This Reuters article and the study on which it is based may qualify as this year’s coyest news story. Once again, we are warned against the dangers of “climate change.” Yet, if you read between the lines, the message is not what a casual reader might think:
Climate change seems a factor in the rise and fall of the Roman empire, according to a study of ancient tree growth that urges greater awareness of the risks of global warming in the 21st century.
A skeptical reader might ask, really? So, what sort of climate was associated with the rise of the Empire, and what climate was associated with its fall?
Good growth by oak and pine trees in central Europe in the past 2,500 years signaled warm and wet summers and coincided with periods of wealth among farming societies, for instance around the height of the Roman empire or in medieval times.
Periods of climate instability overlapped with political turmoil, such as during the decline of the Roman empire, and might even have made Europeans vulnerable to the Black Death or help explain migration to America during the chill 17th century.
Reuters implicitly acknowledges one of the points that global warming skeptics have been making for a very long time–that is, that warm periods in human history have generally been good for people, while cold periods have been bad. The Roman Empire flourished during a warm period; the climate cooled, and the result was the Dark Ages. When the Earth warmed up again, in “medieval times,” as Reuters says–this is the Medieval Warm Period–civilization once again leaped ahead. When Reuters refers to “climate instability,” what it really means is “cooling temperatures.” Black Death, anyone?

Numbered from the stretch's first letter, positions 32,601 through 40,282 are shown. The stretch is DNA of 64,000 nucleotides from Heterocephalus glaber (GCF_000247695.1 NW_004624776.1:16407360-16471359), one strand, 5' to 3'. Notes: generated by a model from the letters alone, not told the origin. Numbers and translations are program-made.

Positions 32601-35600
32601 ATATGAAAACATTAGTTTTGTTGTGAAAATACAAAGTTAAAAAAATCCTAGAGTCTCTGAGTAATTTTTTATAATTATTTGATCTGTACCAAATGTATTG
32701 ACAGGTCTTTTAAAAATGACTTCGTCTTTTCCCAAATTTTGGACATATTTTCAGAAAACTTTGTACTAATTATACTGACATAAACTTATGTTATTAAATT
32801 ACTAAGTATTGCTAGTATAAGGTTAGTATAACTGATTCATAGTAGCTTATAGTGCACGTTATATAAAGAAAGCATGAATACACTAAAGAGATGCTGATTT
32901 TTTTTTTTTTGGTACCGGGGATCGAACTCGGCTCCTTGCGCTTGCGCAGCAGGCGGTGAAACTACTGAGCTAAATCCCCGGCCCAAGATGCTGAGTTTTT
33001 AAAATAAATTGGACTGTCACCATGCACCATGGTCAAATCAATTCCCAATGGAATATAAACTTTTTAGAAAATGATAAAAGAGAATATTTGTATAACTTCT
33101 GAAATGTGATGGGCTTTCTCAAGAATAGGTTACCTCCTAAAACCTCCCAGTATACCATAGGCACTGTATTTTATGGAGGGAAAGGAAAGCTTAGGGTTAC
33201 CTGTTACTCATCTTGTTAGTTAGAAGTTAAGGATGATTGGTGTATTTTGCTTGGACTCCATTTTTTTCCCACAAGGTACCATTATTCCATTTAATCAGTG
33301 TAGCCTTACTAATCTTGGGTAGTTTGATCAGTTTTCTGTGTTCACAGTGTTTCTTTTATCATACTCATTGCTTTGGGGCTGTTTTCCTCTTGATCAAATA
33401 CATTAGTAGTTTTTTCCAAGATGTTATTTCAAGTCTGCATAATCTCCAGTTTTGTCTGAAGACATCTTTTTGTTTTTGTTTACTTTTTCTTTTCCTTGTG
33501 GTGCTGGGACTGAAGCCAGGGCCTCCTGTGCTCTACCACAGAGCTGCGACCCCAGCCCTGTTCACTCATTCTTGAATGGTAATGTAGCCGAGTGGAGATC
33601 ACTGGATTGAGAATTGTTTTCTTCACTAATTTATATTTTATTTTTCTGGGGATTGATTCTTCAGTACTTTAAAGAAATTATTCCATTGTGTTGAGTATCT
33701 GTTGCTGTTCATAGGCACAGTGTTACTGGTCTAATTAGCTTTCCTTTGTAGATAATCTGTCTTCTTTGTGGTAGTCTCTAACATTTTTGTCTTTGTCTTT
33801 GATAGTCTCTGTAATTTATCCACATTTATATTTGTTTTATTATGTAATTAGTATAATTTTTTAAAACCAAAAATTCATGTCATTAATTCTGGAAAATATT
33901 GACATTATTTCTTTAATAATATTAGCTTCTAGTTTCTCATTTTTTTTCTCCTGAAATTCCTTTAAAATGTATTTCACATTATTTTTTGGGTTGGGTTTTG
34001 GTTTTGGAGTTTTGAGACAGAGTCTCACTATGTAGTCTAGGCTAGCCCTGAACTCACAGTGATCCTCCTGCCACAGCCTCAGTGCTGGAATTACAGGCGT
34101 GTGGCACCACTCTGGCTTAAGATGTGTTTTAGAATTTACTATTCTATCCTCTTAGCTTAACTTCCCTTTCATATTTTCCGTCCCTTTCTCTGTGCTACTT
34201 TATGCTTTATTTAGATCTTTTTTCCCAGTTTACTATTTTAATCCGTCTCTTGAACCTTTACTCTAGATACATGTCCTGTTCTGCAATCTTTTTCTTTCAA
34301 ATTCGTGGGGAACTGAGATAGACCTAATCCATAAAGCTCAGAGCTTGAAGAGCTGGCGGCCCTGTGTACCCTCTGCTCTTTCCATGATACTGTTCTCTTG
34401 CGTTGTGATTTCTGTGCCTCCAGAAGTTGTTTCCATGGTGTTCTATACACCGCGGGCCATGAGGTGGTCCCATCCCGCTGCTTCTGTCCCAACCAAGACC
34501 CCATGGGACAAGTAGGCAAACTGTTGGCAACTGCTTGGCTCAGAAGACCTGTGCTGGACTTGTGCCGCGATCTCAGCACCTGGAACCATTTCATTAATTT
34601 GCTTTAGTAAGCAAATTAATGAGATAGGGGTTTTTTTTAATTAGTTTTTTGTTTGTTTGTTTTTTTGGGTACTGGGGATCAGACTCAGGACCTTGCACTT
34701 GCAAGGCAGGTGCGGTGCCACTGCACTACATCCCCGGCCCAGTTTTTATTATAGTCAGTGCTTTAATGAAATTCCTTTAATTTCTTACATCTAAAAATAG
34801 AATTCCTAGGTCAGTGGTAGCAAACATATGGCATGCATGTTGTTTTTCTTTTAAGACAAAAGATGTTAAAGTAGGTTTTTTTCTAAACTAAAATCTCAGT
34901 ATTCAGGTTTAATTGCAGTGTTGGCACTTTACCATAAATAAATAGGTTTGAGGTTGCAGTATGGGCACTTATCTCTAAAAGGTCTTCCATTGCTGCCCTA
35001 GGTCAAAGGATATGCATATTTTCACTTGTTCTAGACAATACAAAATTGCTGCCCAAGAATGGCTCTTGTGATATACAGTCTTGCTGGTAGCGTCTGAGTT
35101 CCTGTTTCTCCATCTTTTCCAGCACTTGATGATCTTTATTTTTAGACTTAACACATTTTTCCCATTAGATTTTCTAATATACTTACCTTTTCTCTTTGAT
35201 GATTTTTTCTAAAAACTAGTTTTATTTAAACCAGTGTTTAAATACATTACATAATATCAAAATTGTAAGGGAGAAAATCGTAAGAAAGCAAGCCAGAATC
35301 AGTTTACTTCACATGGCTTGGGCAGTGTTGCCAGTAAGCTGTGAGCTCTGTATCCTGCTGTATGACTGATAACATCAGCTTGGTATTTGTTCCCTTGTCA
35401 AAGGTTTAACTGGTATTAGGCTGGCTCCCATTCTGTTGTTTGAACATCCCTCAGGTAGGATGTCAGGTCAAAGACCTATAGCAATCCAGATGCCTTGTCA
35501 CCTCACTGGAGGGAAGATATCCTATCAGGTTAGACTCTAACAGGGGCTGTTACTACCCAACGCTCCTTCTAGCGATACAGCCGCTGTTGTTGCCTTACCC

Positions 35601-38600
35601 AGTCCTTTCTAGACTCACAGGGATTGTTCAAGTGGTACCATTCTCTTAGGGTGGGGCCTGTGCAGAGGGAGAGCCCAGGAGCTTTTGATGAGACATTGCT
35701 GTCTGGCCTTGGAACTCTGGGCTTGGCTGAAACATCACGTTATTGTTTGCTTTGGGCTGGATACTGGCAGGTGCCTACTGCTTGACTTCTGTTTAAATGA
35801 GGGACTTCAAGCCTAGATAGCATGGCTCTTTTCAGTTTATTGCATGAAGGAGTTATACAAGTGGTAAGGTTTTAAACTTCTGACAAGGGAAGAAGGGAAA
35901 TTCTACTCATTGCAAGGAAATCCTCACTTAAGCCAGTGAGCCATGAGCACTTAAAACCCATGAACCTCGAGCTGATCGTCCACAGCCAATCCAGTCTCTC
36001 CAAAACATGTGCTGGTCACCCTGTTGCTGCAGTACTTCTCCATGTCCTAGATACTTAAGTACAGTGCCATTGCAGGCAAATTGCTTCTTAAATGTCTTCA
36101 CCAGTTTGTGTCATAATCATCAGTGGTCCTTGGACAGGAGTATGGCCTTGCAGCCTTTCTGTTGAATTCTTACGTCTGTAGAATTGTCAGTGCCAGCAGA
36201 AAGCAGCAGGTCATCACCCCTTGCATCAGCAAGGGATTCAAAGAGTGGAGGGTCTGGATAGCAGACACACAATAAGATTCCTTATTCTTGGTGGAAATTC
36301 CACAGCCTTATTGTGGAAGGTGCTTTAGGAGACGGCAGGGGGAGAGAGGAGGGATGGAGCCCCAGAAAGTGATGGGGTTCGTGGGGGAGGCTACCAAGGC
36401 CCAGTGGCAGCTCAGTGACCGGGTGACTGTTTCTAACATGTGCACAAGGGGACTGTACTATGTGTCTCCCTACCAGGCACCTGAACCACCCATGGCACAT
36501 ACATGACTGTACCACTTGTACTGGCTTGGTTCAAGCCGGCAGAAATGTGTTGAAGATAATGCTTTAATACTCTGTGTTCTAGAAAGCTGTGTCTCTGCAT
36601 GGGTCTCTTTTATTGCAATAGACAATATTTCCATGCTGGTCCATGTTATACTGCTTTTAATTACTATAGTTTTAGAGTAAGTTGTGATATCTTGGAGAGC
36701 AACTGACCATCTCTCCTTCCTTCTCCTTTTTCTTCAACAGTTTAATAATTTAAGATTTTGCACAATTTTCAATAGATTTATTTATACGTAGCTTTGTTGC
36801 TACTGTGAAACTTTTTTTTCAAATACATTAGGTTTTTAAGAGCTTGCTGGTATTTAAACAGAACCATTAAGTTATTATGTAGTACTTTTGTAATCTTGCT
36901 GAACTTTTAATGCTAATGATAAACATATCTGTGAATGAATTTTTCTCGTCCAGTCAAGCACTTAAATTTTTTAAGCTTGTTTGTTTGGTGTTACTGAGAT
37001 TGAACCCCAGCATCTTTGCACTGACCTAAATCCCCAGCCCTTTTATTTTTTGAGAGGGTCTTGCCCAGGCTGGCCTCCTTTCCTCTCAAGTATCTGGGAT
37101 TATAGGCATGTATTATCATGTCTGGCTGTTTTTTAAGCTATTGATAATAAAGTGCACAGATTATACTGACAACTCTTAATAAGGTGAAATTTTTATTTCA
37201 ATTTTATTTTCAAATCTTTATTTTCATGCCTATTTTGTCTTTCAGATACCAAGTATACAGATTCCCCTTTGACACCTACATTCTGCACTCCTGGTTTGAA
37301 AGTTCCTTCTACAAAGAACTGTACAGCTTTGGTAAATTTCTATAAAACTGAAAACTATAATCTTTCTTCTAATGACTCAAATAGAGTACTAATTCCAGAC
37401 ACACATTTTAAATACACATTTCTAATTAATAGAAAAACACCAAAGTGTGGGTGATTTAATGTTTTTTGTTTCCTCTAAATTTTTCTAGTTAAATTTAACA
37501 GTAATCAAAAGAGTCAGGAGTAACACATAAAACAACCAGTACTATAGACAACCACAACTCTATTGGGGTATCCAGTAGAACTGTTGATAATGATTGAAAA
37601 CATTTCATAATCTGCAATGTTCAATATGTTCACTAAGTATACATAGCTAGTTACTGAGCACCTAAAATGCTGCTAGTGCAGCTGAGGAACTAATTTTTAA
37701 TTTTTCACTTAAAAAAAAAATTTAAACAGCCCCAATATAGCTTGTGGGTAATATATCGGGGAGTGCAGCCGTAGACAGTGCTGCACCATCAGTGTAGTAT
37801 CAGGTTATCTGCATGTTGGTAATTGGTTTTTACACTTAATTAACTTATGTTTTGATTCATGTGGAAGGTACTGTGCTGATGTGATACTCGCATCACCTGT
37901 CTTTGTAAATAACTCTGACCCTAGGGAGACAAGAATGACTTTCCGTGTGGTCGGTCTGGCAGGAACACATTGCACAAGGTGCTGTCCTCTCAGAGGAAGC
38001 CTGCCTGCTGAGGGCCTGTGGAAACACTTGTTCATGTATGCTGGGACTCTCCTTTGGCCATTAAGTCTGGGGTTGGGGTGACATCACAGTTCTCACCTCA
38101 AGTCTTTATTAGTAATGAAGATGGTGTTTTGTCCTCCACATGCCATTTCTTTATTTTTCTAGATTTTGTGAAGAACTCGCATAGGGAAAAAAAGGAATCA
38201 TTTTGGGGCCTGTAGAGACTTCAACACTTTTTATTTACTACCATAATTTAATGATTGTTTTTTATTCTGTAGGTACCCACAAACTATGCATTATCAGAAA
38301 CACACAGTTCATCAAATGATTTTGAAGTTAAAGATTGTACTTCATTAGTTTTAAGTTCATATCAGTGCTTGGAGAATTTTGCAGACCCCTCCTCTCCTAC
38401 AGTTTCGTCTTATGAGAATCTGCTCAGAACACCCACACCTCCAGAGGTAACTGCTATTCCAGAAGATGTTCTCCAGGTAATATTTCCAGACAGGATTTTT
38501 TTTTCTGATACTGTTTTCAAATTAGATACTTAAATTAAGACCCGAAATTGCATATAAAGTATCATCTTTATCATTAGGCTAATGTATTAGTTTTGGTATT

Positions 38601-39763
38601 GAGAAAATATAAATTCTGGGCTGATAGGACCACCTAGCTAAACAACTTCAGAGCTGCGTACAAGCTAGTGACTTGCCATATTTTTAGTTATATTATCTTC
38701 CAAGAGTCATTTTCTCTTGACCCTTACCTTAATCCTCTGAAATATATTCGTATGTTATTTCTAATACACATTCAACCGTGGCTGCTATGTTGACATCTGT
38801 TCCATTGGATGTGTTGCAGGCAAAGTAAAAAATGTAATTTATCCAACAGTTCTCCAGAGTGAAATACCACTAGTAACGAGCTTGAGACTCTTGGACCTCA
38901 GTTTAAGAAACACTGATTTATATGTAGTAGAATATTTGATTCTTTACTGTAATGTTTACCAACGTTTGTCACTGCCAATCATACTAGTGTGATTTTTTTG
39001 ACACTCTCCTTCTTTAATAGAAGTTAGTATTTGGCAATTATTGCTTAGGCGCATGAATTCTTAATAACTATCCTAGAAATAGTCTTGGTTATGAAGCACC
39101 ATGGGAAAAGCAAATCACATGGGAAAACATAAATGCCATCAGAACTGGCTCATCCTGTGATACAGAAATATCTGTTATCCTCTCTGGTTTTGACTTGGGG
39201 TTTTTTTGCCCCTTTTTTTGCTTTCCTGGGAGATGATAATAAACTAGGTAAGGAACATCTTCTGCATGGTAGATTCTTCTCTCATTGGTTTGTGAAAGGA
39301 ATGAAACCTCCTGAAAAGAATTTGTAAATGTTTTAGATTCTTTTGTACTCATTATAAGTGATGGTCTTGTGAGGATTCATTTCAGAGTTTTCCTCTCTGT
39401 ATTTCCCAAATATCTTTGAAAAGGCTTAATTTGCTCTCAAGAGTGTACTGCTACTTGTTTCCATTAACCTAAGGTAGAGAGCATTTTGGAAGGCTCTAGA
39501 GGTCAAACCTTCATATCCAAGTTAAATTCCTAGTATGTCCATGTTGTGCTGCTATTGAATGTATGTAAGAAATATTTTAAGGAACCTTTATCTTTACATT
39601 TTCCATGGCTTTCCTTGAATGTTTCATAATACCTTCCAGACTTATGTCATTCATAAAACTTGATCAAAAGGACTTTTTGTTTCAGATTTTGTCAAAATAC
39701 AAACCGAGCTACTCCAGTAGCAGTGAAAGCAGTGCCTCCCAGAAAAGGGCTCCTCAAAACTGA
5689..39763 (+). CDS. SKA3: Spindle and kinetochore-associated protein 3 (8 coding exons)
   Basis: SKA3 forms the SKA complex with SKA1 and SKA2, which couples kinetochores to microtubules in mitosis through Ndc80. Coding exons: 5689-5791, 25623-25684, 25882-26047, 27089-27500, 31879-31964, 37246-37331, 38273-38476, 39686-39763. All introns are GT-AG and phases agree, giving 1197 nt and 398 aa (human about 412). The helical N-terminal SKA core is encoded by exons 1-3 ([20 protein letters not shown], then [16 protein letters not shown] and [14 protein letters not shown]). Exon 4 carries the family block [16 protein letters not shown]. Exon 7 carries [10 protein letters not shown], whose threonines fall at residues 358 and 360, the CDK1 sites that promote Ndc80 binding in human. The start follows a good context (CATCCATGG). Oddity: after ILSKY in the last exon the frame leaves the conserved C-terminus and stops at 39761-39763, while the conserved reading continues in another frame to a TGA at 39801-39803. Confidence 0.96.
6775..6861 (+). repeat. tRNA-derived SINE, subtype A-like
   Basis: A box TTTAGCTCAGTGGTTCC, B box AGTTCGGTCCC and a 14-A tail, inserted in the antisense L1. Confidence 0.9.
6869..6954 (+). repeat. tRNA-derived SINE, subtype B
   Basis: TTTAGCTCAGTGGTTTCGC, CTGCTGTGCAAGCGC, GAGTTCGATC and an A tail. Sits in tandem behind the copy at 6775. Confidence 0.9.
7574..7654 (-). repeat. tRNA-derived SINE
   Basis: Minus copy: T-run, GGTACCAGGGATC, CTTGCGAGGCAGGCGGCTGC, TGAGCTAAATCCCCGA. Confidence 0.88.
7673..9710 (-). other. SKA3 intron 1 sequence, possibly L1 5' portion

The study said the evidence, helping back up written records that are sparse in Europe more than 500 years ago, “may challenge recent political and fiscal reluctance” to slow projected climate change in the 21st century.
Why? Shouldn’t we rather conclude that a little global warming would be a terrific thing for humanity? Currently, the Earth’s temperatures are colder than they have been for roughly 98% of the time, during the last 10,000 years. Let’s hope they get a little warmer.